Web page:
UMNS talks with author Geordan Hammond about his new book, John Wesley in America.
We finally made it back to North Carolina after traveling the UK and France. We visited several Methodist heritage sites in the UK. I will share some photos and video of our visits in the coming days. Here are some of the photos from Wesley Chapel.
Displayed in the Wesley Chapel museum are the chalices and collection plate used in the Foundery, the first meeting place for Methodists established by John Wesley in London.
Displayed in the Wesley Chapel museum is a Bible found in restoration work at the Old Rectory in Epworth, UK.
More photos from Wesley Chapel and St Paul’s Cathedral are available on the JohnWesleyBlog flickr page.
We left Kings Cross station early Friday for Doncaster several hours to the north of London. From there we attempted to drive to Epworth and the Old Rectory. We talked with Rev Graham Carter who heads the Old Rectory Board of Trustees about the Wesley family and the home where they lived for 40 years. Carter talked about Samuel Wesley, a church leader in Epworth and his wife Susannah who raised their 3 sons and 7 daughters.
In coming weeks we will have video and photos from the Old Rectory, a historical treasure of the Methodist faith.
The Old Rectory in Epworth UK
Amy, our tour guide, describing the restoration work in kitchen.
Flight delays in the US resulted in a delayed arrival at Wesley chapel in London but assistant pastor Jennifer Potter greeted us warmly. She encouraged us to spend some time looking through the Methodist Museum and church’s sanctuary.
Rev Potter talked about the site’s connection to Wesley. Nearby was the foundery that served as the first Methodist meeting site and Wesley’s home. Wesley had the chapel built when the foundery lease ran out. The church now serves as own active congregation as well as teaching site about early Methodism.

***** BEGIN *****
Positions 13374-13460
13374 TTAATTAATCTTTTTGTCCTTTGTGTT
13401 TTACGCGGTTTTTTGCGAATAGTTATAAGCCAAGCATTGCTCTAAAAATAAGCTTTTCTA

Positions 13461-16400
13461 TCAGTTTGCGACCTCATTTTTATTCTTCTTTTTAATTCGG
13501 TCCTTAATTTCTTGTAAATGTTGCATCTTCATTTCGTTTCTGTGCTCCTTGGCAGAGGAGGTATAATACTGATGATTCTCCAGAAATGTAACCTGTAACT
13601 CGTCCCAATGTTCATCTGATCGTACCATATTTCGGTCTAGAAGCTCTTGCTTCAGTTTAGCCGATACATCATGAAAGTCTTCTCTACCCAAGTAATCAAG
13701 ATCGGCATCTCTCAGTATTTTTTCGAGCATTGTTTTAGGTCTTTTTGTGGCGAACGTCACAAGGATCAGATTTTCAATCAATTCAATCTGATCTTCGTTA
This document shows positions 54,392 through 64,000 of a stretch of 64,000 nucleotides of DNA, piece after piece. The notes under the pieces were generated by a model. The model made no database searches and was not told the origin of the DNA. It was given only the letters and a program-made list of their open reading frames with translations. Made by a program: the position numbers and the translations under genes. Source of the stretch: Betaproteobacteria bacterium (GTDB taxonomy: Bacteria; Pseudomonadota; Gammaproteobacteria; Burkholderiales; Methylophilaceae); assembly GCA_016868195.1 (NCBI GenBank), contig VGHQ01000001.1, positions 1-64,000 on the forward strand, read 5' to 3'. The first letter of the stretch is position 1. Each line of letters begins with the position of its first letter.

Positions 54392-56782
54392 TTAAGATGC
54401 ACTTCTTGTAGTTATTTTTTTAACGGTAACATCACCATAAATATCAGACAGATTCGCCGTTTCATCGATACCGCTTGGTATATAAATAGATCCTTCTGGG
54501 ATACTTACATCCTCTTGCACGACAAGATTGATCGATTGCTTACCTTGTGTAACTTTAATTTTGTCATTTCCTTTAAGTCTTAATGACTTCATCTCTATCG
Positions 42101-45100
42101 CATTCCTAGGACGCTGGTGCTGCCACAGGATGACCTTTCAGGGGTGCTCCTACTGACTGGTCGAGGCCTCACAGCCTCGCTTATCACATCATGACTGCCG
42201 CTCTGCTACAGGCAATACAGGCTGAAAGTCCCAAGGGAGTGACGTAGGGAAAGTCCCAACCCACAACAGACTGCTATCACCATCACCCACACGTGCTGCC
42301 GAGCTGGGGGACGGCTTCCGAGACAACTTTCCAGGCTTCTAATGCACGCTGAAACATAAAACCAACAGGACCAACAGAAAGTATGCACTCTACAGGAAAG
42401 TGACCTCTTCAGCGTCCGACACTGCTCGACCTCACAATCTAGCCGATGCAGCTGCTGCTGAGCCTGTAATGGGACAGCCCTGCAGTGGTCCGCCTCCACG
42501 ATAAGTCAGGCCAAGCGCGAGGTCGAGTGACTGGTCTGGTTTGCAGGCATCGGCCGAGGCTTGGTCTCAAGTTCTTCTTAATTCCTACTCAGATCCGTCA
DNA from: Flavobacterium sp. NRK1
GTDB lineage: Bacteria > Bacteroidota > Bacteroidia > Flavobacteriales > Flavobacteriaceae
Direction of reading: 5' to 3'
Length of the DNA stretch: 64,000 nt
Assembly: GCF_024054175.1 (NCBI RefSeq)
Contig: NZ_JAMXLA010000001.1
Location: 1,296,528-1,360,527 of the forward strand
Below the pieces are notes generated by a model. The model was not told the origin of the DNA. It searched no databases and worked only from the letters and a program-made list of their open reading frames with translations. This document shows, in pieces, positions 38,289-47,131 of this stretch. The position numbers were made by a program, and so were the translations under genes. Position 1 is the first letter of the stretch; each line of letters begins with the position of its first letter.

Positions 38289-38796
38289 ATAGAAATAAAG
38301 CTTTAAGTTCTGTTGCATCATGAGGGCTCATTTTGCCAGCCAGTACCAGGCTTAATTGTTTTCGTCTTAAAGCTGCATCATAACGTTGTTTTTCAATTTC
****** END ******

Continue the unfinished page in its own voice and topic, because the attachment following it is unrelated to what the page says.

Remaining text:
Wesley Chapel or City Road Methodist Church, the mother church of the Methodist faith
The sanctuary in wesley chapel
Blogger Allan Bevere at the Faith Seeking Understanding blog looks at Don Thorsen’s book Calvin Vs. Wesley: Bringing Belief in Line with Practice. Bevere draws out the comparisons between Calvin and Wesley on issues such as
Calvin believed that God unilaterally acted on behalf of human beings, saving them from a totally depraved state of sin. Wesley believed that God initiated salvation, enables it by grace, and completes the salvation of people. According to Wesley, God does not unilaterally save people, God expects people to cooperate in salvation, since it involves a genuine, uncoerced choice to become reconciled to God. The choice is not a natural ability; God makes it possible by graciously permitting people to choose to accept salvation, to have a personal relationship with God, and to love freely. Such freedom continues throughout the lives of Christians, always by God’s grace, giving them hope of growing into greater Christlikeness and of expressing love to God and others, individually and socially